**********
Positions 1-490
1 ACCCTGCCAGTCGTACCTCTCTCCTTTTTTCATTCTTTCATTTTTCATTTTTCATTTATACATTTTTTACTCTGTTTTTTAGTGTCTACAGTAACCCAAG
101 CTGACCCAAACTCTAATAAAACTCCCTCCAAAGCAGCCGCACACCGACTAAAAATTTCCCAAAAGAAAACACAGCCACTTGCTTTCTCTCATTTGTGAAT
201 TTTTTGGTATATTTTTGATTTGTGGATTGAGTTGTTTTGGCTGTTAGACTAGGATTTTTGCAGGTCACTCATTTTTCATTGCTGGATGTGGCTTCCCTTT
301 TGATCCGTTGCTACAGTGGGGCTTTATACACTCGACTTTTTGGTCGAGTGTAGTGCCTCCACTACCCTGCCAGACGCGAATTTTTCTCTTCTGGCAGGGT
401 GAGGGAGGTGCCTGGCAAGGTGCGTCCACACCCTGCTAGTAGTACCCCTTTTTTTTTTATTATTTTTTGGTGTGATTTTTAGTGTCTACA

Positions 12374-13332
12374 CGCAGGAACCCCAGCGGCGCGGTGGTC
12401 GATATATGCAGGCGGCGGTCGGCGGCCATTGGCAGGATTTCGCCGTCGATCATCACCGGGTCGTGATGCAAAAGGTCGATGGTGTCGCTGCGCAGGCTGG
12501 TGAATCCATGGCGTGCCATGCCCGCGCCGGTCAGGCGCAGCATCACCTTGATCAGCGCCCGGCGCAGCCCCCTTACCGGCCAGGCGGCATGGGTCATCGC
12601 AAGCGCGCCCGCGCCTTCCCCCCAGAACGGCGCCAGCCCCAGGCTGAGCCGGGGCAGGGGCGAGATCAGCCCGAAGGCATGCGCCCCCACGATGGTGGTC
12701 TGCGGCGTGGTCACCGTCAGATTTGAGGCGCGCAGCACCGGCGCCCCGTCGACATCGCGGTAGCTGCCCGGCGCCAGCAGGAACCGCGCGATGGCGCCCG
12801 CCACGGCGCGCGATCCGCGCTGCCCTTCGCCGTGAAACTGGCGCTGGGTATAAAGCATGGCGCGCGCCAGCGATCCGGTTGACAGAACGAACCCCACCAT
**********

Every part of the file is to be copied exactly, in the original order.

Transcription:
Positions 1-490
1 ACCCTGCCAGTCGTACCTCTCTCCTTTTTTCATTCTTTCATTTTTCATTTTTCATTTATACATTTTTTACTCTGTTTTTTAGTGTCTACAGTAACCCAAG
101 CTGACCCAAACTCTAATAAAACTCCCTCCAAAGCAGCCGCACACCGACTAAAAATTTCCCAAAAGAAAACACAGCCACTTGCTTTCTCTCATTTGTGAAT
201 TTTTTGGTATATTTTTGATTTGTGGATTGAGTTGTTTTGGCTGTTAGACTAGGATTTTTGCAGGTCACTCATTTTTCATTGCTGGATGTGGCTTCCCTTT
301 TGATCCGTTGCTACAGTGGGGCTTTATACACTCGACTTTTTGGTCGAGTGTAGTGCCTCCACTACCCTGCCAGACGCGAATTTTTCTCTTCTGGCAGGGT
401 GAGGGAGGTGCCTGGCAAGGTGCGTCCACACCCTGCTAGTAGTACCCCTTTTTTTTTTATTATTTTTTGGTGTGATTTTTAGTGTCTACA

Positions 12374-13332
12374 CGCAGGAACCCCAGCGGCGCGGTGGTC
12401 GATATATGCAGGCGGCGGTCGGCGGCCATTGGCAGGATTTCGCCGTCGATCATCACCGGGTCGTGATGCAAAAGGTCGATGGTGTCGCTGCGCAGGCTGG
12501 TGAATCCATGGCGTGCCATGCCCGCGCCGGTCAGGCGCAGCATCACCTTGATCAGCGCCCGGCGCAGCCCCCTTACCGGCCAGGCGGCATGGGTCATCGC
12601 AAGCGCGCCCGCGCCTTCCCCCCAGAACGGCGCCAGCCCCAGGCTGAGCCGGGGCAGGGGCGAGATCAGCCCGAAGGCATGCGCCCCCACGATGGTGGTC
12701 TGCGGCGTGGTCACCGTCAGATTTGAGGCGCGCAGCACCGGCGCCCCGTCGACATCGCGGTAGCTGCCCGGCGCCAGCAGGAACCGCGCGATGGCGCCCG
12801 CCACGGCGCGCGATCCGCGCTGCCCTTCGCCGTGAAACTGGCGCTGGGTATAAAGCATGGCGCGCGCCAGCGATCCGGTTGACAGAACGAACCCCACCAT